(In no particular order of importance/significance)

The ordination on Saturday

The Archbishop of Sydney's recent Presidential Address (as reported)

The Archbishop of Sydney's Presidential Address (as defended)

The full text of the above address

A couple of supporting blogposts for the address, here and here.

Syndey also passed a motion re marriage, here, which places the Diocese in a state of impaired communion with ACANZP and with the Diocese of Christchurch ... and with me.

For an interesting take on the address in respect of what freedom of belief means, inside the church and inside the nation, see here.

But it is not all about Sydney. The Diocese of Melbourne had its Synod late last week. One report is here.

Archbishop Philip Freier, Archbishop of Melbourne, rightly says the church is in a crisis.

Unfortunately the Melbourne Synod joined the Sydney synod in sending greetings to the ordination service on Saturday (i.e. a recognition of the new Anglican church here). I do not have a link for that, but I can confirm it. I first saw mention of it in this tweet from Archbishop Davies:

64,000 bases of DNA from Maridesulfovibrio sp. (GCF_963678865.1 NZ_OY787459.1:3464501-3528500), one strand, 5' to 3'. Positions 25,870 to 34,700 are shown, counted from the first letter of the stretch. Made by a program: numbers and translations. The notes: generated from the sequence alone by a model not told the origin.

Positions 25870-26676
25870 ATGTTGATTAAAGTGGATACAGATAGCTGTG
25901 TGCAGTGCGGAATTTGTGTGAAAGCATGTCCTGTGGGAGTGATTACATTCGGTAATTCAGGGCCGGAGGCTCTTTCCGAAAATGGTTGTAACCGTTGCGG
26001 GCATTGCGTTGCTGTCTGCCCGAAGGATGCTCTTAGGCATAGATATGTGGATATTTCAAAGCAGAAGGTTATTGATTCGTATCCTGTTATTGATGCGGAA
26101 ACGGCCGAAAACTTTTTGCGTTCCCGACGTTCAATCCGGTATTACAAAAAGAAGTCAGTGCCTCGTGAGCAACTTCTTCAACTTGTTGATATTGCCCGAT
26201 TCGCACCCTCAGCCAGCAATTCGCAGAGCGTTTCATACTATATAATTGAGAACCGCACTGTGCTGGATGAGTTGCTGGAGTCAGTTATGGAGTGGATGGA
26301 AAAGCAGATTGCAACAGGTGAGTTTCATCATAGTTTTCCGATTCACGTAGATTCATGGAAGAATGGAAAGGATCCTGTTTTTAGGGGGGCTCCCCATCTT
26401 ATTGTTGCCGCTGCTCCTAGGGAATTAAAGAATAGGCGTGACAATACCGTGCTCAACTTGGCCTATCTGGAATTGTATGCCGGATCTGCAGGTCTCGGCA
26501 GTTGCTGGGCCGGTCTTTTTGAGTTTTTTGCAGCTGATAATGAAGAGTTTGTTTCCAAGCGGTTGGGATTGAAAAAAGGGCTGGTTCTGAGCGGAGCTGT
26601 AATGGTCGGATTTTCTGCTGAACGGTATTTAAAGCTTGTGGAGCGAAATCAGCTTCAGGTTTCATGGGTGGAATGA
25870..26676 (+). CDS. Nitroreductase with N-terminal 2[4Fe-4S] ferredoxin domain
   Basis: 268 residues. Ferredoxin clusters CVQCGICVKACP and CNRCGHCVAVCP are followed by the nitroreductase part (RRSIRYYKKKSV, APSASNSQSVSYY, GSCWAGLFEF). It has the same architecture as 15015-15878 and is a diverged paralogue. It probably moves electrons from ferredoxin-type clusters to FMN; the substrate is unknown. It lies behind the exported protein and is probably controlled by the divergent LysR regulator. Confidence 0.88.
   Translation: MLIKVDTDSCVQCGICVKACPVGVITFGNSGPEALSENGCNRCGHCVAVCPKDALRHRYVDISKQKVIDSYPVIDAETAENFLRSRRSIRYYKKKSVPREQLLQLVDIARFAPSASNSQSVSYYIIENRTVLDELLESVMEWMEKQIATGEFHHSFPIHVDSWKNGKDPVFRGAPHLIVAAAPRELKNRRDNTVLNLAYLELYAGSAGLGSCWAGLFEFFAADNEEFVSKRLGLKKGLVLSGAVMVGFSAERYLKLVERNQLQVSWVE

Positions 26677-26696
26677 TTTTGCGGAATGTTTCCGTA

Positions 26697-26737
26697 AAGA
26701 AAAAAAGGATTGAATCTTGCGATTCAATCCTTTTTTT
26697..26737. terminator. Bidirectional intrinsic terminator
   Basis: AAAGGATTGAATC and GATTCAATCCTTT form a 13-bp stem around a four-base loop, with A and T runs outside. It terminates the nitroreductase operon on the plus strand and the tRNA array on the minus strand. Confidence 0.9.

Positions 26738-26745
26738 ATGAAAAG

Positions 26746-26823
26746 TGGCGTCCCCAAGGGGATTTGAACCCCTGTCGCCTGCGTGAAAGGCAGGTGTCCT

Within that photo are serving bishops of the Anglican Communion.

Within some of the links above are signs of an Australian Anglican church in crisis.

I can see no way to avoid the crisis becoming a schism unless a spirit of Anglican compromise prevails over episcopal and synodical minds and hearts.

Our experience in our church, however, more than suggests that even when a great compromise is offered, there is a mode of Anglican theology which will reject it.

If Australia splits, I think the Communion as a formal body expressing a global intent to be a unified polity of and for Anglicans is #goneburger.

Thursday, October 17, 2019

Bonus post: who are Marsden’s true heirs?

Thoughts on ++Davies assessment of Marsden’s authentically Anglican heirs, as articulated here?

Monday, October 14, 2019

John Henry Newman and the shape of Down Under Anglicanism in the 21st century (Possibly part 1 of several)

We'll get to JH Newman in a paragraph or two but first a note on a few perambulations recently.